The temporomandibular joints are the jaw joints on either side of your face. These joints work tirelessly to perform many functions, but when they don’t work correctly it is referred to as temporomandibular joint dysfunction. This condition is known as TMJ or TMD. Some common causes of TMJ include bruxism, injury to the joint, and osteoarthritis. People with TMJ disorders may suffer from TMJ muscle spasms which are the muscle spasms in the jaw, ear, or neck.
The lower jaw bone (called the mandible), as well as the jaw muscles (chewing muscles), are very important for facial function as they are connected to many tendons, ligaments, and nerves. They help you smile, eat, and talk. TMJ muscle spasms can be painful, and they can affect your quality of life.
What Does a TMJ Muscle Spasm Feel Like?
A TMJ spasm is an involuntary twitch beneath the skin. It happens when muscles contract, causing muscle tension and jaw pain. You may have noticed other parts of your body spontaneously spasm, which is typically not cause for concern. However, jaw spasms can be a sign of something a bit more serious, and they can be more painful and disruptive than spasms in other places.
When a spasm happens in your jaw muscles, you may feel the jaw muscles tighten, and they may feel physically hard to the touch. You might notice that you have difficulty swallowing, and your jaw might lock in either an open or closed position. These reactions can cause severe facial pain.
TMJ muscle spasms can be painful, and this pain usually starts in your jaw. It can then turn into ear pain, neck pain, back pain, and headaches. Jaw muscle pain radiates to other parts of the body because the jaw joints are connected to many other important bones and muscles. A jaw muscle spasm often makes opening and closing the mouth difficult. In general, jaw spasms restrict overall jaw movement.
While spasms in the jaw tend to be the most alarming, people with TMJ can also experience spasms in their ear and neck as well. If this happens, you might feel a pulsing sensation along with tightening and pain.
A TMJ muscle spasm may be transient, lasting only momentarily. However, if you don’t address the underlying problem, TMJ muscle spasms may become chronic, increasing the odds of your jaw locking.
Why Do Muscle Spasms Occur?
TMJ muscle spasms are caused by overuse and overstretching of the jaw muscles. This can happen for a variety of reasons, including teeth grinding (bruxism), damage to facial muscles and nerves, a misaligned bite, or rheumatoid arthritis. Additionally, a direct injury to your jaw, such as dislocation, can cause spasms as well.
Having an unstable bite makes your jaw muscles stiff and painful. The more painful your jaw becomes, the more likely you are to tense your jaw. This can lead to even more muscle spasms. (Muscle Spasms and Other Causes of TMJ)
According to the University of Michigan Health, “The most common cause of TMD symptoms is muscle tension, often triggered by stress. When you are under stress, you may be in the habit of clenching or grinding your teeth. These habits can tire the jaw muscles and lead to a cycle of muscle spasm, tissue damage, pain, sore muscles, and more spasm”. Addressing the cause of your TMJ muscle spasms can stop this cycle of spasms and chronic pain from continuing.
How Can You Treat and Prevent TMJ Muscle Spasms?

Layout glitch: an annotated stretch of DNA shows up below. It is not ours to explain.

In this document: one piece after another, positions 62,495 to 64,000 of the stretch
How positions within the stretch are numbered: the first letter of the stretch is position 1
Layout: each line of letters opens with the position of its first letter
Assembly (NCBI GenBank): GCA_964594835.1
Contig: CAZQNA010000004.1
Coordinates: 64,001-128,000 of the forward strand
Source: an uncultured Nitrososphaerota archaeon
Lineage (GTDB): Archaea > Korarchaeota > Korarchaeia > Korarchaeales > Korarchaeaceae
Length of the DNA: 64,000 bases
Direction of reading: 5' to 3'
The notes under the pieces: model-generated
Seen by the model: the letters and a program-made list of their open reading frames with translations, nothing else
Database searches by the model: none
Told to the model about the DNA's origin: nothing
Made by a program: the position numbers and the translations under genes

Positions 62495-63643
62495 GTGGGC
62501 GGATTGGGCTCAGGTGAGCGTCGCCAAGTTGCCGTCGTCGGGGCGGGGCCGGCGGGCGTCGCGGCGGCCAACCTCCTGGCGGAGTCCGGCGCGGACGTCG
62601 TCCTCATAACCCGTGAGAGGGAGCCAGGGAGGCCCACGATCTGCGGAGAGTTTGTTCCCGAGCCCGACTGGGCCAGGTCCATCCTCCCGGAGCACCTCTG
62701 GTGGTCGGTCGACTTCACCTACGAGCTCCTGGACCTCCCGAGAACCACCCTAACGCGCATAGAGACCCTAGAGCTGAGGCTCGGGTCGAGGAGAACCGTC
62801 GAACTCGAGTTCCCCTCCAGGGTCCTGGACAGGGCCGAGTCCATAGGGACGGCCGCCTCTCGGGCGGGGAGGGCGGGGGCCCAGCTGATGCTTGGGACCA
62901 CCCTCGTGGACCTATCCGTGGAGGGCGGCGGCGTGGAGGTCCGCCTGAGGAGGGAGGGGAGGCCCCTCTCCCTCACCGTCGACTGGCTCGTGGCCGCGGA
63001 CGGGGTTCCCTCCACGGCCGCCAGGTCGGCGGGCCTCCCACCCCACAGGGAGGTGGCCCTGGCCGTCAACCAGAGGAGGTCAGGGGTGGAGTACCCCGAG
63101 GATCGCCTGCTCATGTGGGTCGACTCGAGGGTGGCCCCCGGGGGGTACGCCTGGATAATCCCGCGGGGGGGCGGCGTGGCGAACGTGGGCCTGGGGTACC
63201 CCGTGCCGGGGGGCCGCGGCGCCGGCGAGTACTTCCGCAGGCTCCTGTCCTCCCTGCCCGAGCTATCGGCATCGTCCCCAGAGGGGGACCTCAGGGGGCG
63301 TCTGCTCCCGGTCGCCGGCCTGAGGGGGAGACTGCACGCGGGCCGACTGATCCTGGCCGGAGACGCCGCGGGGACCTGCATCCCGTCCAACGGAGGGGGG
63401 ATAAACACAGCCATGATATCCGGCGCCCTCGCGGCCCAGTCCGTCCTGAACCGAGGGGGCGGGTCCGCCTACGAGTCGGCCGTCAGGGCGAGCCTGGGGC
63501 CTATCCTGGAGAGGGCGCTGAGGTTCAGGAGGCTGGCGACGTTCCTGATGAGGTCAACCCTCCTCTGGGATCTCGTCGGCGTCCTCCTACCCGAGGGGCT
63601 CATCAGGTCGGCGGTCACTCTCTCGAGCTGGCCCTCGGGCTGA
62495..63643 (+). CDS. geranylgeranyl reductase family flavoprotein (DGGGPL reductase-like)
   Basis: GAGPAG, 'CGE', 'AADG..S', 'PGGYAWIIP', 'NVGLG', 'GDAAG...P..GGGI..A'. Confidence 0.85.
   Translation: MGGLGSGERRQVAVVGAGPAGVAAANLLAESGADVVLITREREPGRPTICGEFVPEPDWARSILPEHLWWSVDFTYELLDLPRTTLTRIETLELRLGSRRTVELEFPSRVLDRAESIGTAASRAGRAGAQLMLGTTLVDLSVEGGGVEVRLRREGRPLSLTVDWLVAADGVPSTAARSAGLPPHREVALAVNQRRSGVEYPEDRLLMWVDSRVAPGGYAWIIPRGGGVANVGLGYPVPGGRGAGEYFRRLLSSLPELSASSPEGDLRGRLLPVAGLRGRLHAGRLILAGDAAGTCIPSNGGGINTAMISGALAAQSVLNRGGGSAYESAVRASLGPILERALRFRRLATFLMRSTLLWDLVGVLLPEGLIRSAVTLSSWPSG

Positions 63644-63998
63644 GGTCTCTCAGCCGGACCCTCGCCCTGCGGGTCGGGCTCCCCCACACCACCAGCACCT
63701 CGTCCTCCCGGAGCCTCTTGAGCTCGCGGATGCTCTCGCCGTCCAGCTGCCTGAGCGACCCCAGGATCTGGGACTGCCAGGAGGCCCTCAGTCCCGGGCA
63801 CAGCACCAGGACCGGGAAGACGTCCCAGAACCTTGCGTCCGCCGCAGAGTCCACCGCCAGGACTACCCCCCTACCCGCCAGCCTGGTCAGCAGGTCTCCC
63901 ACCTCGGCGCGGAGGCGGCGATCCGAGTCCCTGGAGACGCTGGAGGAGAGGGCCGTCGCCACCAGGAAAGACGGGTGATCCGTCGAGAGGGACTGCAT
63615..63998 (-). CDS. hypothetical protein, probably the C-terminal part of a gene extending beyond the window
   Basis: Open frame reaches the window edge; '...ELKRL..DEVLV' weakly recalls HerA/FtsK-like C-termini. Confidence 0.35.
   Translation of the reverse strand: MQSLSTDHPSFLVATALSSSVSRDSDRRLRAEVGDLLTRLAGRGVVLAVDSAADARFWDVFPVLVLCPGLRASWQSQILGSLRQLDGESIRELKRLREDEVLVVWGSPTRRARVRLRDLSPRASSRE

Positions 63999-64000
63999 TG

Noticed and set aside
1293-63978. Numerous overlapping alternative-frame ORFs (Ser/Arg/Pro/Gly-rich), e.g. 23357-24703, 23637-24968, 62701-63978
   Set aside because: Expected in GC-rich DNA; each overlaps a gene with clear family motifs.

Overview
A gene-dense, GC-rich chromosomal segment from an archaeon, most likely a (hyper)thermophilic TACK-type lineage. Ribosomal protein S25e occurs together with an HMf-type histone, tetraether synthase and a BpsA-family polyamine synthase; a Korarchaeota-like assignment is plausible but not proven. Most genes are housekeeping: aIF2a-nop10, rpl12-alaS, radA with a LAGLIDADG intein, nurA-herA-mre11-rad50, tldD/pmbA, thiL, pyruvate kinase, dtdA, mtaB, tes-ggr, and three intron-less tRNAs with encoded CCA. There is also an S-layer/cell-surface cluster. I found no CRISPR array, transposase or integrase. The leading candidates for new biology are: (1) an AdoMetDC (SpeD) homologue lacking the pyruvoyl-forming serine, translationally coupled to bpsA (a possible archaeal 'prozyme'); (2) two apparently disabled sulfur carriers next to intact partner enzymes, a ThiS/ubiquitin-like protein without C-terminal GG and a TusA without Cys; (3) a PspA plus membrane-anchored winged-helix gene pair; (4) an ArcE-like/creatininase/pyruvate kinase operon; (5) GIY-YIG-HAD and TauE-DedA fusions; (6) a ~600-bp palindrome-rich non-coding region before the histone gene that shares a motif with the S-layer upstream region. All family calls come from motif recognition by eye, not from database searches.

Treating TMJ muscle spasms is imperative because chronic muscle spasms can lead to TMJ disorder. They can also make daily activities like eating and talking difficult.
Some common treatment options include muscle relaxants, anti-inflammatory medications, tricyclic antidepressants, and pain medications such as ibuprofen. Additionally, your dentist may recommend using a mouthguard or splint. This is the most commonly recommended TMJ treatment. There are different types of splints to address TMJ issues: repositioning splint, stabilization splint, and NTI night guard.
You might achieve temporary relief by alternating moist heat and cold compresses to the jaw. Other treatment options include physical therapy, avoiding eating hard foods, and avoiding chewing gum. Eating soft foods may help alleviate some of the muscle and joint pain, but will not provide a permanent solution. If your TMD progresses, your dentist may suggest dental work or orthodontic appliances. He or she may also need to take dental x-rays to identify the severity of your condition.
It’s important to visit your dentist if you are experiencing TMJ pain or muscle spasms in your jaw joint. If you attempt to treat the problem yourself, you may miss the underlying cause. Your dentist can help determine what is causing your spasms so he or she can recommend a treatment option that addresses the root cause of the problem.
Help for TMJ Muscle Spasms
Experiencing muscle spasms in your jaw can make everyday life difficult. The spasms can cause pain and make it hard to do things like eating and talking. Often these spasms occur due to some kind of overuse or damage to your jaw or surrounding area. If you have symptoms of temporomandibular joint disorder or are experiencing symptoms of TMJ, make an appointment to see your dentist or health care professional. He or she can evaluate your jaw and recommend a treatment plan based on your individual situation.
- Chan & Segulyev Writing Staff. (2018). Muscle Spasms and Other Causes of TMJ. The Burbank Dentist. https://theburbankdentist.com/services/tmd-specialist-treatment/what-causes-tmj/
- Healthwise Staff. (2020). Temporomandibular Disorders (TMD). Michigan Medicine. https://www.uofmhealth.org/health-library/hw209469
- Mercer Smiles Writing Staff. (2020). TMJ Disorder Symptoms Can be Nagging. Mercer Smiles. https://mercersmiles.com/tmj-disorder-symptoms-can-be-nagging/